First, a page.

For those who cannot find a job, no matter where they look, they will be assigned a public-service job. There are plenty of jobs that never get done due to a shortage of labor, or wages that are too low, or people without sufficient disposable income, and these are the jobs that will be created and filled. Free money isn’t free, so there has got to be a social benefit for those who are paying the bill that does not destroy the incentive for everyone else to work. The idea is to discourage unemployment and provide low-cost opportunities to improve public services and infrastructure. Ideally, the trick would be to make sure these new jobs do not displace existing jobs, but this will be difficult. Examples might be jobs to improve the cleanliness and maintenance of public streets, parks, and facilities, more tutors and teaching assistants for low-income kids, extra security for schools and at-risk neighborhoods, and more social workers.
The military has a good alternate model for delivery of a basic income. All new recruits are initially provided with shelter, food, clothing, and medical care, or a monetary allowance for all of them. Why couldn’t the same be done for some of those who need a basic income? This isn’t to say they have to be put in housing slums, but they could get vouchers for services instead of cash that could be mis-spent. This option might have to be mandatory for criminals on parole and people who abuse their basic income. A new private industry could arise to provide basic services. Instead of slums, there would be decent housing choices. If done well, it could be similar to how college students apply for housing and sign up for meal plans. There could be options for purchasing a home for a price that is within the basic income level.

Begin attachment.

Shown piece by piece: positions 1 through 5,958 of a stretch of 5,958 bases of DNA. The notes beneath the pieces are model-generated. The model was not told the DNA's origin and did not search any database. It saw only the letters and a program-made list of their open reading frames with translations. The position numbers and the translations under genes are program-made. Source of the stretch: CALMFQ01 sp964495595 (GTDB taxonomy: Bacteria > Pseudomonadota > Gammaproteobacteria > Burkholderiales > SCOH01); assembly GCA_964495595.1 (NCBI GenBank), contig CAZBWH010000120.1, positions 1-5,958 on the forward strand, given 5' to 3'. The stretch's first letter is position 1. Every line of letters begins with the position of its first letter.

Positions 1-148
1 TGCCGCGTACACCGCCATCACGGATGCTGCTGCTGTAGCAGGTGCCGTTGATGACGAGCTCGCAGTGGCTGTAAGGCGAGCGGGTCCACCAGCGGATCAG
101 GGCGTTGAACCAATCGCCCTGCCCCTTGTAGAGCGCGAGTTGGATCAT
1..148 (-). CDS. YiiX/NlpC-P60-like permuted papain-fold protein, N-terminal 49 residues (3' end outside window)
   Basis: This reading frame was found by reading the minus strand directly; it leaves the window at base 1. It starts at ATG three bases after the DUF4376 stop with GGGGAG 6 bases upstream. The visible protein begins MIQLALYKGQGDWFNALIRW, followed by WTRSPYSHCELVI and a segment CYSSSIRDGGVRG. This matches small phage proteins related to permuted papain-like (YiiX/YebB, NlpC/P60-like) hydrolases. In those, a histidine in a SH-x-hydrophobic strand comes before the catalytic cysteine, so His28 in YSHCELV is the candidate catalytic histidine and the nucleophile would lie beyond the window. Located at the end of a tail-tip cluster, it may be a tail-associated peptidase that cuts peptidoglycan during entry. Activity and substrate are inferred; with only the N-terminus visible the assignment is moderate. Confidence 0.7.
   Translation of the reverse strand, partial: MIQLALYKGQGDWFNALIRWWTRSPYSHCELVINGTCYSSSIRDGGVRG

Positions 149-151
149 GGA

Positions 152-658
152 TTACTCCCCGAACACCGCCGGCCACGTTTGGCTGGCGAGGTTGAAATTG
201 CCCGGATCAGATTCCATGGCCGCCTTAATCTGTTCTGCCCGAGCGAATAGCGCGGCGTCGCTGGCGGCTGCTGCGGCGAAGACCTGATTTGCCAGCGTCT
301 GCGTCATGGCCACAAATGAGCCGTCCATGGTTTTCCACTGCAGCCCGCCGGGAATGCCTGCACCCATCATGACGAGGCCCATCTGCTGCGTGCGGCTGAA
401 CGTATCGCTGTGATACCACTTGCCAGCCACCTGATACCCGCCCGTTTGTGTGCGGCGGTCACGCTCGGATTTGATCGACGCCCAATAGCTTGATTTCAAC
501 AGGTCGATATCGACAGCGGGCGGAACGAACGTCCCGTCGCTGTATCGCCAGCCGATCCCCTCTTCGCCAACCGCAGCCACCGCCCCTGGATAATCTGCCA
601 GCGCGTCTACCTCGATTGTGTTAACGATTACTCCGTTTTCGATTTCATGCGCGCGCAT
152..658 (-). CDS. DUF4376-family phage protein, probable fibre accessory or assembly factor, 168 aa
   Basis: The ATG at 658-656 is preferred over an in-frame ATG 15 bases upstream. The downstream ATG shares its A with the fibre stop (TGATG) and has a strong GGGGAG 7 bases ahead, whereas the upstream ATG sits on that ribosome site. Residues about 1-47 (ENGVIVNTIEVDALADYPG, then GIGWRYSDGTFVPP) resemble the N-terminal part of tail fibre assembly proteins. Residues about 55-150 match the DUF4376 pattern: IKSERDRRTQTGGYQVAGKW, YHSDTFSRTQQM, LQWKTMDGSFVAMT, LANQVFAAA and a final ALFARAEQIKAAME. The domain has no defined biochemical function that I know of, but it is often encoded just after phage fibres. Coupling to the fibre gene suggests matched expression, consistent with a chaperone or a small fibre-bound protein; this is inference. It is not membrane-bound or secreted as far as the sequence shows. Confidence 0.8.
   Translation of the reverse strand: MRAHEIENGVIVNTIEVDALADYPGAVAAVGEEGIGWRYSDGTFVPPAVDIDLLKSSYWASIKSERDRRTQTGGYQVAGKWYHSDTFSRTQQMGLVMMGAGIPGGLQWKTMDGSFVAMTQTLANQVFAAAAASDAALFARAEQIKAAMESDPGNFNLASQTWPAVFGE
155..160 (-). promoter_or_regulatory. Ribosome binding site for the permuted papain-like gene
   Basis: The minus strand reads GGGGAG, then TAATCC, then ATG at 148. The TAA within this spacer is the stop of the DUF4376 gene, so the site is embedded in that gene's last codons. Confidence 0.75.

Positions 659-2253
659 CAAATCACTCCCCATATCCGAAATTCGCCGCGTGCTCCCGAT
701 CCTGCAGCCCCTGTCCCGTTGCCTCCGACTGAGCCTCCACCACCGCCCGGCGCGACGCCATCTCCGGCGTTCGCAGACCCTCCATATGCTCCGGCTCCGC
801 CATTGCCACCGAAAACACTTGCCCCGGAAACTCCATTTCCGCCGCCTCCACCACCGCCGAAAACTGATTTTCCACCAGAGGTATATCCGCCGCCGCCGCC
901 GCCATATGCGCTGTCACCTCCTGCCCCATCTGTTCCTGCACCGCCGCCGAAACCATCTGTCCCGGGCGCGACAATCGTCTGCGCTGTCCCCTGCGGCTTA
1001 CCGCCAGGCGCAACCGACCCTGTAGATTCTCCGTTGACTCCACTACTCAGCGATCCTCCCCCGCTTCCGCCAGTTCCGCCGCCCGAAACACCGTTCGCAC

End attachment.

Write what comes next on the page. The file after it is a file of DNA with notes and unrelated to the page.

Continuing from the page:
Those who exceed a very high threshold of income or assets will not qualify since their lifestyle and incentive to work will probably not be greatly affected. For those with a middle-class income, their basic income benefit could be set aside in a savings program so that they cannot access it immediately. This will help to prevent employers from paying workers less by using the basic income to help subsidize their labor costs. It will also help people to save for their retirement and discourage excessive consumption.
For those who have little to no income, they will receive all benefits even if they take another job. In a study of UBI in Finland, people on the program showed a slight increase in employment. Since the basic income was a very modest amount, they still had an incentive to find work, even if the job paid less than they normally would have considered. The basic income dramatically increased well-being (e.g. less stress, depression and sadness), cognitive skills, life satisfaction, and trust in public institutions. These could theoretically translate into lower levels of mental or physical health issues, including substance abuse and suicide, and also less crime.
Children should also receive a basic income, but if the parents use it irresponsibly, they can be reported to social workers who could be assigned control of their funds to provide their basic needs. There will probably be many more jobs for social workers to ensure the viability of this program.
Some of these measures would serve to increase government control over the lives of the poor, which is not a good outcome. But absent a clear ability to pay for a universal basic income without risk to the rest of the population and the economy, it seems unlikely that this can be avoided. Of course, without an enforceable immigration policy, any basic income benefit would also be at risk of compromise by a flood of illegal immigrants who may try and use fraudulent documents to claim an instant taxpayer-funded source of income.
Problem solved? Not by a long shot. Any new government benefit will certainly come with unexpected challenges and unintended consequences. For that reason, we cannot consider universal basic income a right. It is merely a benefit that might be worth trying as long as we are wise enough to manage it in an affordable way without destroying our economy and society in the process.